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Archive for the ‘Nature’ Category

I missed out on the Mt. Collins/Clingmans Dome hike, which is OK because I did the hike from Newfound Gap to Clingmans in the winter of ’82 with a foot and a half of snow. I spent the night at Mt. Collins Shelter. I spent the next night under a rock overhang because the drifts prevented me from making it to Spence Field Shelter. But I digress. This hike with my daughter and son-in-law last Saturday was for the purpose of going to Mt. Kephart, a 6217′ knob just off of the main ridge toward Mt. LeConte. We added in a few other notable views, The Jumpoff, the highest single drop in the Smokey Mountains N.P., and Charley’s Bunion, a bare rock with an expansive view, for a total of 9 1/4 miles of hiking. For the pictures of this seventh six thousand foot peak that my daughter has hiked to, click on Mt. Kephart.

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Morning Quick Out

If the park had opened before 8:30, we would have been there earlier. Even so, we waited at the gate for 10 minutes and watched a rafter (flock) of turkeys, and then on up the road a Coyote scampered across the road. A half-dozen other cars came in at gate opening. They all gathered to talk in the parking lot. They seemed to be regulars who knew each other. For the other things we did and saw click on Bays Mountain Morning Hike.

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Hiking the sixers continued this past weekend with a proposed assault on the backside of the Black Mountain ridge that runs from south to north beginning at the Clingmans Peak above the Blue Ridge Parkway, and proceeds to Celo Mountain. The “back” or west side of the ridge is less populated and less accessible. The idea was to go as far up gravel and logging roads in our compact cars as gates and undercarriage clearance would allow, and then hike to the ridge and take in Celo, Gibbs, and Winter Star Mountains, before descending back to Deep Gap and gravel roads and our cars.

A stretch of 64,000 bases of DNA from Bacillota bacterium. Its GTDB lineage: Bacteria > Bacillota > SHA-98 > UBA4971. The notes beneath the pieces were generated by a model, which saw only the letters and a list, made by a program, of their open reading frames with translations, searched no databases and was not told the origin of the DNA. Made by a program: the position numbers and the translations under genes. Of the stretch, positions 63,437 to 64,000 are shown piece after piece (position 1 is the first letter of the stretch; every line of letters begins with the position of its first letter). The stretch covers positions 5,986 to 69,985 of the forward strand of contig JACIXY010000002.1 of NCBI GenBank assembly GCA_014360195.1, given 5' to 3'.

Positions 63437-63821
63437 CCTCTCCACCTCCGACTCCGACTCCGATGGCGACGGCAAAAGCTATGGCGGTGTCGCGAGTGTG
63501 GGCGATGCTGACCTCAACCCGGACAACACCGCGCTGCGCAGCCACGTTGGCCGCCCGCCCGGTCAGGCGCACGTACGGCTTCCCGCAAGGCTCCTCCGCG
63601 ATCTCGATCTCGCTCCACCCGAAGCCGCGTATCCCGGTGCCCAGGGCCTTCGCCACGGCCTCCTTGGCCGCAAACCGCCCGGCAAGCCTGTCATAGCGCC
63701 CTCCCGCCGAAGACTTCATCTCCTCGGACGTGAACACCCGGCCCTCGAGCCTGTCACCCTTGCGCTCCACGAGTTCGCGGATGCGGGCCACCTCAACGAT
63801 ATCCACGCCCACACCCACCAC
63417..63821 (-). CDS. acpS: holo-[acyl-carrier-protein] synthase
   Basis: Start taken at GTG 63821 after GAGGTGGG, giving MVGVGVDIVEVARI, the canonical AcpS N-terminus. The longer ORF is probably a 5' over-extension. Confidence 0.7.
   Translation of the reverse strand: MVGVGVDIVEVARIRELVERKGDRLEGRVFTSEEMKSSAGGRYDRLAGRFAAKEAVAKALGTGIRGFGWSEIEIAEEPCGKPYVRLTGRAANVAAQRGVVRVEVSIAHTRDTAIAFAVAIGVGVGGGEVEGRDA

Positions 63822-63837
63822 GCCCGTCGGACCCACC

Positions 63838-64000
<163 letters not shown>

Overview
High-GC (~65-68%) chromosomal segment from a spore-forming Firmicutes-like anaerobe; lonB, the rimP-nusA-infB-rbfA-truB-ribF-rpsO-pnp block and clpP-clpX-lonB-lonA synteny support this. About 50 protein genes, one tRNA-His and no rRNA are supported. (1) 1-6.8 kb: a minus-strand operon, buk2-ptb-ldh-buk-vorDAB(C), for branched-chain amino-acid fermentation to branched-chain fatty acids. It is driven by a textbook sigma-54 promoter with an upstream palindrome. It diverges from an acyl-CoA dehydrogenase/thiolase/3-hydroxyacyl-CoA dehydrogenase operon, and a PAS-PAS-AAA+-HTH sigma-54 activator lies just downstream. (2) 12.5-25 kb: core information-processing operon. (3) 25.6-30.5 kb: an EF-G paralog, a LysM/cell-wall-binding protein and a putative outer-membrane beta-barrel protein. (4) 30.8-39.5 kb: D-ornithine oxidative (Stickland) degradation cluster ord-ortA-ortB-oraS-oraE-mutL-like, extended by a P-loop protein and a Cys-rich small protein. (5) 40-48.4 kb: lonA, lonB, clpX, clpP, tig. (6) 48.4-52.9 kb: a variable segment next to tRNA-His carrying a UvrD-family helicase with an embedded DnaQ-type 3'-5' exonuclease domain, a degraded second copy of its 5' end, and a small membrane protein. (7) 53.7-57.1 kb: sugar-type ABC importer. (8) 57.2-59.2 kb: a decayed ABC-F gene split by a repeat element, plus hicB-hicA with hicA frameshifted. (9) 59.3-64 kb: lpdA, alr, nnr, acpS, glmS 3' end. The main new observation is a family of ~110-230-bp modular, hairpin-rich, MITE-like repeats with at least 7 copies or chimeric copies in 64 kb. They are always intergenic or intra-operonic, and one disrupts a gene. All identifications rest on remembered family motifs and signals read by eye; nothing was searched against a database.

Several locals described that last gravel road, which is about 600 feet below the top of the ridge, as the top or high grade. One person explained that this was where the logging and mining railway had been cut many years ago and is relatively flat. There were no gates closed but the road got progressively rough. We should have parked our cars sooner, but we had to push on until the next switchback in order to have a wide place to park and turn around. The extra distance of hiking this resulted in caused us to decide not to include Winter Star on this trip. It definitely could have been done, but there were people already waiting below for longer than anticipated. So, we opted for 2 out of 3.

I continue the story with pictures at Celo and Gibbs.

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Moving, unpacking, settling in, finding your way around, starting a new job are time consuming. One must make time for the more relaxing moments. My preferred way to relax is walking. Having a job that involves standing is not good for flow of body fluids, so I walk, observe, think, and pray during my lunch break or converse with my wife during evening walks. The pictures at Fall Begun come from three different walks, two at lunch and one in the evening. I feel so blessed to live in a part of the world where seasons change, and I work and live in neighborhoods where I may daily range. God gifts many larger blessings, but the smaller daily ones help to fortify the soul for daily stresses. Be active or quiet and at any rate contemplative so that you may absorb the goodness of God in His creation and through His other manifold blessings. Being contemplative means quiet and open to observation both internal and external.

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As I walked the other day, I observed a Mockingbird pestering a Redtail Hawk. Plucky birds that they are, he cut in and out, notifying the hawk that he was in his territory. The hawk made his ponderous circle upward to free himself from the pest. You know that if he got ahold of Mr. M he would shred him between his talons and beak, but it is not to be because Mockingbirds can make much quicker cuts that hawks can’t follow.

A few days later I heard a Mockingbird as it sat singing in a Maple tree as I walked past. He jumped up to the powerline as I passed under the tree and continued to sing. I have lost count at around 25 to 30 different songs of an educated Mockingbird that used to sit on the light pole where I once taught school, entering under his joyous morning songs. And that reminds me how that I don’t like the name Mockingbird, because they don’t sneer or make fun. Neither do they plagiarize their songs since they give credit to their composers by the songs they sing and to the Creator of them all. Perhaps they should be called Song Learning Birds or Repeater Birds or Remix Songbirds. Anyway, I love to hear them sing.